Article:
From a legal perspective, it is crucial to pay attention to contractual provisions when negotiating contracts with third party technology service providers and FinTechs. Contractual provisions will need to be robust and drafted to cater for such dependencies including:

  • Appropriate service levels and performance obligations and liability The willingness of suppliers to commit to performance assurances is likely to depend on their risk/reward profile with the allocation of risk between the parties needing to be balanced appropriately. Suppliers typically prefer to provide the technology on an "as is" basis, with a limited availability service level, excluding warranties regarding performance of the services and limiting their liability. This is unlikely to be acceptable to financial institutions however. Stronger commitments and remedies for suspension or failure of the service will be required as the risk to financial institutions of systemic issues with banking-related infrastructure and services could be material from a financial and reputational perspective. Top priority risk areas for financial institutions include security and confidentiality of data and, if trade-related infrastructure is used and trades settle incorrectly or not at all, the right to remedies will be paramount as will be a workable and clearly defined step-in and exit plans (see below).
  • Intellectual property (IP) Traditionally, financial institutions would expect any IP in software developed for them to be owned by them or in the alternative, to have equivalent rights in the form of a licence. FinTech providers on the other hand will no doubt want to capitalise from the commercial benefits generated from the technologies. With the creation of new technologies, shared ownership models can also be considered and may be appropriate in certain circumstances. Ahead of shared ownership models being agreed, specific rights with respect to IP still need to be worked through on a case-by-case basis.
  • Step-in rights and exit plans To the extent that the services are performed at unacceptable levels, it is important to be clear on what rights financial institutions have to step-in for business continuity purposes (to the extent this is practicable). In addition and most importantly, exit plans need to ensure that the transfer back to the financial institution or a replacement supplier of the data, assets and/or people happens in an orderly, timely and agreed manner.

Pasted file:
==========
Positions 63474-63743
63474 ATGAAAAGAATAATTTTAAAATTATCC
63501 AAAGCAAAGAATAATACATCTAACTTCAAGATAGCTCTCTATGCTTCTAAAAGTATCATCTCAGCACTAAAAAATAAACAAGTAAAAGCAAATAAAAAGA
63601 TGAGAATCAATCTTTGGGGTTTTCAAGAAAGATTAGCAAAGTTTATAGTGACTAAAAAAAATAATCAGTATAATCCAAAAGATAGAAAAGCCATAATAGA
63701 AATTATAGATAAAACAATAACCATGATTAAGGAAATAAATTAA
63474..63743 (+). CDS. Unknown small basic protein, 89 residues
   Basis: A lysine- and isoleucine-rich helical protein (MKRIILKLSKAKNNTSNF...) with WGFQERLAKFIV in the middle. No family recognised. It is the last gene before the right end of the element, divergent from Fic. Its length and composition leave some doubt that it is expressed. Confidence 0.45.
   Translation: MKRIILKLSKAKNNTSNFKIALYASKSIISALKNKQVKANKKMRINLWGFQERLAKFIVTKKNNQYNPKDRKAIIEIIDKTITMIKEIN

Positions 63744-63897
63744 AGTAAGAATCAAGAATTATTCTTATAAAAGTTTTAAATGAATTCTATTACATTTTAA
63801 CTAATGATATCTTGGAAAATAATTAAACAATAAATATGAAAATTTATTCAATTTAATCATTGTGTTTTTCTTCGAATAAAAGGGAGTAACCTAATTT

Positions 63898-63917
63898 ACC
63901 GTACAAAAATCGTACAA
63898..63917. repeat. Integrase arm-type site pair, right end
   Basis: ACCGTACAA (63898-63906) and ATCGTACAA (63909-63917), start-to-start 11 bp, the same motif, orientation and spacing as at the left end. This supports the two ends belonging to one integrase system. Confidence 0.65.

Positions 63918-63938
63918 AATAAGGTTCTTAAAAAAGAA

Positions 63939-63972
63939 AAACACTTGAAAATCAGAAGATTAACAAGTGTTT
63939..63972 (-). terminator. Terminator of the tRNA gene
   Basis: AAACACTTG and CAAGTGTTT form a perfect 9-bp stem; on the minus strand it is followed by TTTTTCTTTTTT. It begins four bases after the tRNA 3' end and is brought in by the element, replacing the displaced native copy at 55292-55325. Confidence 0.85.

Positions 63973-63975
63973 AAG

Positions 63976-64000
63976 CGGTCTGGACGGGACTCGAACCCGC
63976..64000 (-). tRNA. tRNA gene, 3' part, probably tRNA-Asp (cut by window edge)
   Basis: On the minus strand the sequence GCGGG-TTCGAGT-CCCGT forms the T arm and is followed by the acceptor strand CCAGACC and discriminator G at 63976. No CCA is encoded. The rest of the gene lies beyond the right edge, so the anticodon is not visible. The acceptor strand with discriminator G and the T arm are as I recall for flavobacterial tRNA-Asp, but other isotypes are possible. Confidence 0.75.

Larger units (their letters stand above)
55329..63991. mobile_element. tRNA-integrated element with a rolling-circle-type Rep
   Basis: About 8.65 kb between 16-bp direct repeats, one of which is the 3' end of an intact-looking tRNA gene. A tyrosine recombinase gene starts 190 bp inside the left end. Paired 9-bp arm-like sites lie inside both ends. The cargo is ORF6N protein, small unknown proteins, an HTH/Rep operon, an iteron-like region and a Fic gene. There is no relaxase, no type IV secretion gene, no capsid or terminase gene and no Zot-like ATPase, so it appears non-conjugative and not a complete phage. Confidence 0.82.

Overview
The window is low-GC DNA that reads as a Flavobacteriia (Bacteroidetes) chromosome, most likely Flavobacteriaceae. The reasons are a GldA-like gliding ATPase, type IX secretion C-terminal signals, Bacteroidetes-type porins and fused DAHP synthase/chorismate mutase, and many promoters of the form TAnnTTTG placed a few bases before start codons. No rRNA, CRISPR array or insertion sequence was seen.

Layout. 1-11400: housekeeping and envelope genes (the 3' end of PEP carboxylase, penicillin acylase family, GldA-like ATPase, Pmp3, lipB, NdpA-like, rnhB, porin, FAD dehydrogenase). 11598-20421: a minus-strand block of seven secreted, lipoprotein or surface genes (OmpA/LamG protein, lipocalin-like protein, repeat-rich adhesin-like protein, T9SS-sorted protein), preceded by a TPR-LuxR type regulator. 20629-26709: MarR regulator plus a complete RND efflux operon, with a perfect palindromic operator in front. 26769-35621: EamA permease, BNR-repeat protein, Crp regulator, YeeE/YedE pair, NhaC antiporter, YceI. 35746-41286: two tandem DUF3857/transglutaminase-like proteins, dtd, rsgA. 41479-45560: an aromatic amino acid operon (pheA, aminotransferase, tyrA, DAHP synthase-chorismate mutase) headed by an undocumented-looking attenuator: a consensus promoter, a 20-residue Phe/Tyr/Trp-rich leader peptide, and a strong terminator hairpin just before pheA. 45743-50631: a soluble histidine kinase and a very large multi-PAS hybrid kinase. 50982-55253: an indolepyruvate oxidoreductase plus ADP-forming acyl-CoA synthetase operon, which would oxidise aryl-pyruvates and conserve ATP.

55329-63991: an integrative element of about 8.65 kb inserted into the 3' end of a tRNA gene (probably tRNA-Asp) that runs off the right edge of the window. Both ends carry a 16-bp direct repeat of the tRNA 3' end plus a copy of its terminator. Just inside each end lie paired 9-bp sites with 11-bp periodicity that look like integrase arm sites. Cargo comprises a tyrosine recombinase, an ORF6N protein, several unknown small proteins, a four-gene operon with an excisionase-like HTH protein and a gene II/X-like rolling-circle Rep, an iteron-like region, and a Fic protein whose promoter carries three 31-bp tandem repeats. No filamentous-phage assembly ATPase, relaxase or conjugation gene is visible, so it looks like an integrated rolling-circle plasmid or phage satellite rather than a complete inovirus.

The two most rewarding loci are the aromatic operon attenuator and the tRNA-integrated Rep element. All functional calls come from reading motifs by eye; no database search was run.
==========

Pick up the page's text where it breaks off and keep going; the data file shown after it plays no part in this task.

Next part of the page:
• Compliance with financial services regulation As financial institutions are governed by their local regulators, the contract must contain provisions which allow the relevant financial institution to be compliant with the standards imposed on them. This includes, for example, the right to audit or request records from the supplier either on its behalf or on behalf of the regulator, the right to exert control over the supplier and the right to achieve operational continuity.

There is no denying that FinTech in the region is rapidly emerging, and with it the associated legal issues. It is important to remember however that the contractual provisions are not too dissimilar to what we would typically see in software licence and development agreements. There are a number of risk-based issues that will need to be carefully considered when entering into relationships with FinTechs however these are exciting times, not only from a technology perspective but a legal perspective. As an industry, we need to ensure that innovation is encouraged and through experience and time, we form a legal and regulatory framework that helps financial institutions and FinTechs understand the acceptable perimeters in which to operate.